by Ingar Mehus & Guy Osborn

Vol. 1 2010, pages 89–113
Published October 13, 2010


The article adopts as its point of departure an interdisciplinary approach to sports study, and celebrates the cross-pollination of disciplines. Specifically, it argues that the transformation of English football has served as a model for the modernization of football in Norway. Football is a global sport, and regulation of football and its spectators in other countries are thus of interest when aiming to understand the commitment and consumption patterns of football spectators in Norway. The empirical study surveys spectators (N=394) at two home matches of Rosenborg Ballklubb and investigates the relationship between motives for attending, team identification and direct and indirect consumption. A statistical model was developed, explaining 20 percent of the variance in attendance. The sample containing mostly women and families score higher on social motives and consume less football, both direct and indirect. However, there is little separating the two samples when it comes to team identification and the importance of excitement motives. The stability in motivational pattern, together with the high exchange rate of spectators between matches shows that it is difficult to separate fans from non-fans. It is concluded that viewing the phenomenon of football attendance from different disciplinary perspectives provide a more rounded understanding.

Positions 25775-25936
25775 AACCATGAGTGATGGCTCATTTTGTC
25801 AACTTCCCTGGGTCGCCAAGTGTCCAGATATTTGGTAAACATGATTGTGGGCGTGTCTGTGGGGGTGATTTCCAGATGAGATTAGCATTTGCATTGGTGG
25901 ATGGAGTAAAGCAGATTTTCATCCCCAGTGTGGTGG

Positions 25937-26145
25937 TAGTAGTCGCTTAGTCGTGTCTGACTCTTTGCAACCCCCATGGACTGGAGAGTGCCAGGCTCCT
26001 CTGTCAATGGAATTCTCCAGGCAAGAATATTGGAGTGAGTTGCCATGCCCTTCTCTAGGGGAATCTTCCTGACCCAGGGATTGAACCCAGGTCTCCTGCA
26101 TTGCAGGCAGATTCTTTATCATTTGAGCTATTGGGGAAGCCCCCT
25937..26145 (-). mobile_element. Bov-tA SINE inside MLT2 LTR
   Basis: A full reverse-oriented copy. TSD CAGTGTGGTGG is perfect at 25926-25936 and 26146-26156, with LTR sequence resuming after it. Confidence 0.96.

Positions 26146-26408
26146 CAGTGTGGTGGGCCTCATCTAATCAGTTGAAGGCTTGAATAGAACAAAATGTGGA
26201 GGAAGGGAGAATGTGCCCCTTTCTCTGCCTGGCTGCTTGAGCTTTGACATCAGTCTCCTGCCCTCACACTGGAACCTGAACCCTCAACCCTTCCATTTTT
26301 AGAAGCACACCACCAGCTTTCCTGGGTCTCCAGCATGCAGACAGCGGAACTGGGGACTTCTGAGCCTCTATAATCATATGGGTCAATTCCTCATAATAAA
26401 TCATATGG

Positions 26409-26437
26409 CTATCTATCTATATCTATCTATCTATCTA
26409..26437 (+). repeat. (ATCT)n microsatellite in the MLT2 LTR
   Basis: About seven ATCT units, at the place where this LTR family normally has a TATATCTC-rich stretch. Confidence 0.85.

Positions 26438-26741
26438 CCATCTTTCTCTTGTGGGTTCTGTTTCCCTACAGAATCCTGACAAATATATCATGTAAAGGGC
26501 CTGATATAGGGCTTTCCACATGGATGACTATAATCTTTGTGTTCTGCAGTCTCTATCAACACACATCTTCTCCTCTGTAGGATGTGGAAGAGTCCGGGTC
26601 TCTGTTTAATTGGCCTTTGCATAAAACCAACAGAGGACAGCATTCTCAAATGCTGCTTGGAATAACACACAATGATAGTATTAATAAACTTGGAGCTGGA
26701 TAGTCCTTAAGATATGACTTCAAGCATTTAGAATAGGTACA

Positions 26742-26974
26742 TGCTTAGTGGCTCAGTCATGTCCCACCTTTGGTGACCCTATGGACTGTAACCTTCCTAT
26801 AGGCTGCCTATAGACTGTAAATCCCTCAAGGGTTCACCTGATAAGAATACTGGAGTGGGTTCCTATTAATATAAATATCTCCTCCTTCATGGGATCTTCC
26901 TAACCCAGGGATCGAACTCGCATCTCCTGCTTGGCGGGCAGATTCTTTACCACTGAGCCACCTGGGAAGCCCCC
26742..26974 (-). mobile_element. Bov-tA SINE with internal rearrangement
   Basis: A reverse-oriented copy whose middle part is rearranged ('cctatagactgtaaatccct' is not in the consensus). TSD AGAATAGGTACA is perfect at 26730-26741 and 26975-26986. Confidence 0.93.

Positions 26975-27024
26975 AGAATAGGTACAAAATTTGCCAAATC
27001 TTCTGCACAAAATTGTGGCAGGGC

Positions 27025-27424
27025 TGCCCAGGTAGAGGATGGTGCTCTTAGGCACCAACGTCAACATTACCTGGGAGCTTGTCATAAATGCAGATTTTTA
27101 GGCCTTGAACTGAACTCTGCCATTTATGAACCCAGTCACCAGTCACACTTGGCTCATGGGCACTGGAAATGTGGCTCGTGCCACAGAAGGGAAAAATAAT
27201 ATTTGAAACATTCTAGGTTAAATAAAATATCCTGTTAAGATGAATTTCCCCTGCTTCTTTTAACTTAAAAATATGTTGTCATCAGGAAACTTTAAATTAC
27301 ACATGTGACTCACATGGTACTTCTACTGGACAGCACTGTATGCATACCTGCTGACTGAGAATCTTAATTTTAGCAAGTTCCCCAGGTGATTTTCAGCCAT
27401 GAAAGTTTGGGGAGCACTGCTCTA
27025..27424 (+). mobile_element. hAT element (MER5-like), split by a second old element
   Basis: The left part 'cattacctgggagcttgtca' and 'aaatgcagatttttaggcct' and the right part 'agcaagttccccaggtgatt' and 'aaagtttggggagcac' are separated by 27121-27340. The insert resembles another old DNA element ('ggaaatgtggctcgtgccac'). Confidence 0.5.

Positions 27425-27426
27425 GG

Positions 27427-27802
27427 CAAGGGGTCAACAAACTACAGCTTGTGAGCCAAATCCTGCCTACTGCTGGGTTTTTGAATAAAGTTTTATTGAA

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About the Author(s)

INGAR MEHUS is affiliated with the Norwegian University of Science and Technology, Dept. of Sociology and Political Science.

GUY OSBORN is Professor of Law, University of Westminster, School of Law, and affiliated with the Norwegian University of Science and Technology.


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